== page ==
Make the most of your leftover Easter ham this year

(MINNEAPOLIS) STAR TRIBUNEApril 20, 2014 

I'm practical and hungry, a duo that makes leftovers the best part of any holiday meal. That's as true for the Easter ham as with any other platter of protein at a family gathering.

If you're near the end of a ham meal Sunday, no need to wait until your company has left before you start making stock for a delicious ham and pea soup. I never do. The process is as natural and efficient for me as putting away leftovers.

Dry split peas come in either yellow or green. The yellow ones are milder in flavor, though sometimes hard to find; the green taste, well, greener. Either works well.

Check through the split peas and rinse them before adding to the soup. When you're dicing the vegetables for the soup (which is different from when you are cutting them up for the stock), make sure that all of the vegetables are cut in the same size.

My preference is for them to be diced very small, but if you like larger chunks in your soup, by all means cut them that way. The bigger the pieces of vegetables are, the longer it will take for them to soften. This is a versatile recipe, so if you prefer more or fewer vegetables in the soup, add them accordingly. You're the cook!

SPLIT PEA SOUP

Serves 8.

For the stock:

Water

Ham bone

3 carrots, cut in chunks

3 or 4 ribs of celery, with leaves, cut in several pieces

1 large onion, cut in quarters

1 to 2 teaspoons peppercorns

2 bay leaves

For the soup:

3 carrots, diced

1 large onion, diced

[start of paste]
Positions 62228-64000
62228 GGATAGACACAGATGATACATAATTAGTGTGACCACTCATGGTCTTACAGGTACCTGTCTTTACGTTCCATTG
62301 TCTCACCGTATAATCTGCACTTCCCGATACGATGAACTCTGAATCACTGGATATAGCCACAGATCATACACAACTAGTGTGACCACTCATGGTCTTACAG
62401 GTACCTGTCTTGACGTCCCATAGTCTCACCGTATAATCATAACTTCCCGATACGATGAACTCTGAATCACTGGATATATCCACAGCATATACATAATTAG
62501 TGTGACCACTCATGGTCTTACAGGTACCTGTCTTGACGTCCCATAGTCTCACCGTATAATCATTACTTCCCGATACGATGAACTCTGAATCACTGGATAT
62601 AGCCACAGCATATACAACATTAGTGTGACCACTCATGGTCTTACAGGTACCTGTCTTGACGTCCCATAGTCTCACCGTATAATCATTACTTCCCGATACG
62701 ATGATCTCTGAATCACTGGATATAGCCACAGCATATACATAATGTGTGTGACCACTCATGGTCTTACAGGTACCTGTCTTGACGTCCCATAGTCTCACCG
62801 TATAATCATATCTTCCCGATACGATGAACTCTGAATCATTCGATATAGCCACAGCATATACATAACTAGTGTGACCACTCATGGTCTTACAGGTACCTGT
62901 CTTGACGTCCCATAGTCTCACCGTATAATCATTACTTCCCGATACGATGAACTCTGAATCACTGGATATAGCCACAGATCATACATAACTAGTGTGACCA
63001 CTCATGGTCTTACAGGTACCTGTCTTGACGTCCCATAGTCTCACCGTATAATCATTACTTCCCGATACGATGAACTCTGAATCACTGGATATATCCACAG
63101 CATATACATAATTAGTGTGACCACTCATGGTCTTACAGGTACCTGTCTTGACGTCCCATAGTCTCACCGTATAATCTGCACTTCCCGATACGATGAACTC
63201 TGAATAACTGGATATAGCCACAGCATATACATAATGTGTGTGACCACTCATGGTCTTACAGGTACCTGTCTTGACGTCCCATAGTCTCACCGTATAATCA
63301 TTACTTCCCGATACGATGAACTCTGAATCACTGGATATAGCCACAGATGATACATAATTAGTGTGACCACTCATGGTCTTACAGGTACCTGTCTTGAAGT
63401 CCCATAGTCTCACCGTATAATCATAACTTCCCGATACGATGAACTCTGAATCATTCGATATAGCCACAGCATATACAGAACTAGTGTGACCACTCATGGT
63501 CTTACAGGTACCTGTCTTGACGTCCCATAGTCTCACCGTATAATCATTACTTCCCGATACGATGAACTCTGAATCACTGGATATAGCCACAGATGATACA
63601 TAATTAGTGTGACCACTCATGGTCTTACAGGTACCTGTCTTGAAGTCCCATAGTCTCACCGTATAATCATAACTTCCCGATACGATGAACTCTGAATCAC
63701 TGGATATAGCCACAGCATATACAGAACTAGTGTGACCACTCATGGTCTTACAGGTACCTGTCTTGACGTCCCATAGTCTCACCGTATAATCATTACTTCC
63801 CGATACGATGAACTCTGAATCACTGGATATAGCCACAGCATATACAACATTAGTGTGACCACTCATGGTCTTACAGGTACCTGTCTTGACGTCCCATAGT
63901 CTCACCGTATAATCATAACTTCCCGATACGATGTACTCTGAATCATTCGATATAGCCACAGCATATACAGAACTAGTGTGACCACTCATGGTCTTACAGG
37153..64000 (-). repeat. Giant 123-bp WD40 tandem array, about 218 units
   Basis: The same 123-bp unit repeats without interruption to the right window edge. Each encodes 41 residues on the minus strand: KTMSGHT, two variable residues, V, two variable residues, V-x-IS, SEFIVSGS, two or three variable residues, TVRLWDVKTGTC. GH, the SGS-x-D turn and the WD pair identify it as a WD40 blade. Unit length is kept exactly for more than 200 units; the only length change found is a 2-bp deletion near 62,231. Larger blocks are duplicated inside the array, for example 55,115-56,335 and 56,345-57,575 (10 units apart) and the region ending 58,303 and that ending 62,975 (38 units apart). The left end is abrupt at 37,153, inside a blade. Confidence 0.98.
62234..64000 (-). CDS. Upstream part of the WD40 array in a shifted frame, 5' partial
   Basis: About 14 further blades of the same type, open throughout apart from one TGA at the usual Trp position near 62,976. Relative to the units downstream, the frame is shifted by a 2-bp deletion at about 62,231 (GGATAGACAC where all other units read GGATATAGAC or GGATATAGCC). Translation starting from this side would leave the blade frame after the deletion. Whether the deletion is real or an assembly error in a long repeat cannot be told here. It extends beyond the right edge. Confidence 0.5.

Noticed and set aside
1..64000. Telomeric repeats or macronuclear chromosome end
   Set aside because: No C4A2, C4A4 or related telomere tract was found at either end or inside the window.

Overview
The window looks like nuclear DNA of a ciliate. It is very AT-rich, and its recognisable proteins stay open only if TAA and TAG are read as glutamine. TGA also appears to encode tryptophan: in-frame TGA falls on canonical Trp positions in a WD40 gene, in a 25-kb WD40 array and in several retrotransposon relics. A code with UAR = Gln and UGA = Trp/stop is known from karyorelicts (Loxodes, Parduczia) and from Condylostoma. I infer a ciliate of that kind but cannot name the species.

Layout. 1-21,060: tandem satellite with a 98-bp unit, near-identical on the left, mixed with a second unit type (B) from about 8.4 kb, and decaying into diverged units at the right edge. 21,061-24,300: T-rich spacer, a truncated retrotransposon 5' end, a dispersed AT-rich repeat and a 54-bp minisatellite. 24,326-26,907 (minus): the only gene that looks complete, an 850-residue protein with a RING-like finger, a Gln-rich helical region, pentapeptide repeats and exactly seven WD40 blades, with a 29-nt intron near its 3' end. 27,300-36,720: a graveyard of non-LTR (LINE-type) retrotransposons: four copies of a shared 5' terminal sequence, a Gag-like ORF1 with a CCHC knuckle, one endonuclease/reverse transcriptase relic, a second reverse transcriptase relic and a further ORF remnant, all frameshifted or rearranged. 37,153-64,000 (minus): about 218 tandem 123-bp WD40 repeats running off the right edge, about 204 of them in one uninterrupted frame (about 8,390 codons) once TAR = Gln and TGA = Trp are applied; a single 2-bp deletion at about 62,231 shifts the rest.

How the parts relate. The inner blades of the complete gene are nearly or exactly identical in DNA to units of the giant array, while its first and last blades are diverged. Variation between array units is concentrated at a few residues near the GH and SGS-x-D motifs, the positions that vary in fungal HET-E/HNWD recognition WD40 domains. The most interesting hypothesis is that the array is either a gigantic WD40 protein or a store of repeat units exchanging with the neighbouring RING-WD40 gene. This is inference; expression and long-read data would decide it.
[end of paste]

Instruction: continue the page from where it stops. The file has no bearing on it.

4 ribs of celery, diced

1 tablespoon olive oil

1 (16-ounce) bag split peas (also see variation), picked over and rinsed

2 cups chopped or diced ham

Fill a large pot with 20 cups water and add the ham bone, carrot chunks, celery and onion. Add the peppercorns and bay leaves. Bring to a boil, then lower the heat.

Simmer, uncovered, for at least an hour and up to a couple of hours, watching the level of water, adding more water if the level drops too much. (The liquid will reduce by about half if you simmer it for about two hours.)

Remove the soup pot from the heat and carefully strain the solid ingredients, discarding them. Refrigerate the stock to cool. (To protect the refrigerator shelf, I always put a potholder under the bowl when I put the hot liquid into the cold refrigerator.)

The next day (or once the stock is cool), skim off the fat that has solidified on top of the soup and discard it. Begin to warm the stock over medium heat.

Meanwhile, saute the diced carrots, onion and celery in oil for five minutes, until slightly softened. Add the cooked vegetables to the stock, along with the split peas, and bring the mixture to a boil, then lower the heat and simmer the soup for about 35 minutes, or until the peas are soft.

Add the ham in the last 10 minutes or so.

If you prefer the soup pureed, use a blender to puree it (if using a counter blender, do a few cups at a time). If you would like a little texture to the soup, skip that step.

Variation: Instead of split peas, use beans (cooked Great Northern or pintos are good), or add diced potatoes and cooked bacon, along with some greens and the usual carrot-celery-onion medley, to the stock.

Or use sweet potatoes with some greens in the stock. You also could make the soup with water, chicken or vegetable broth rather than the ham stock.

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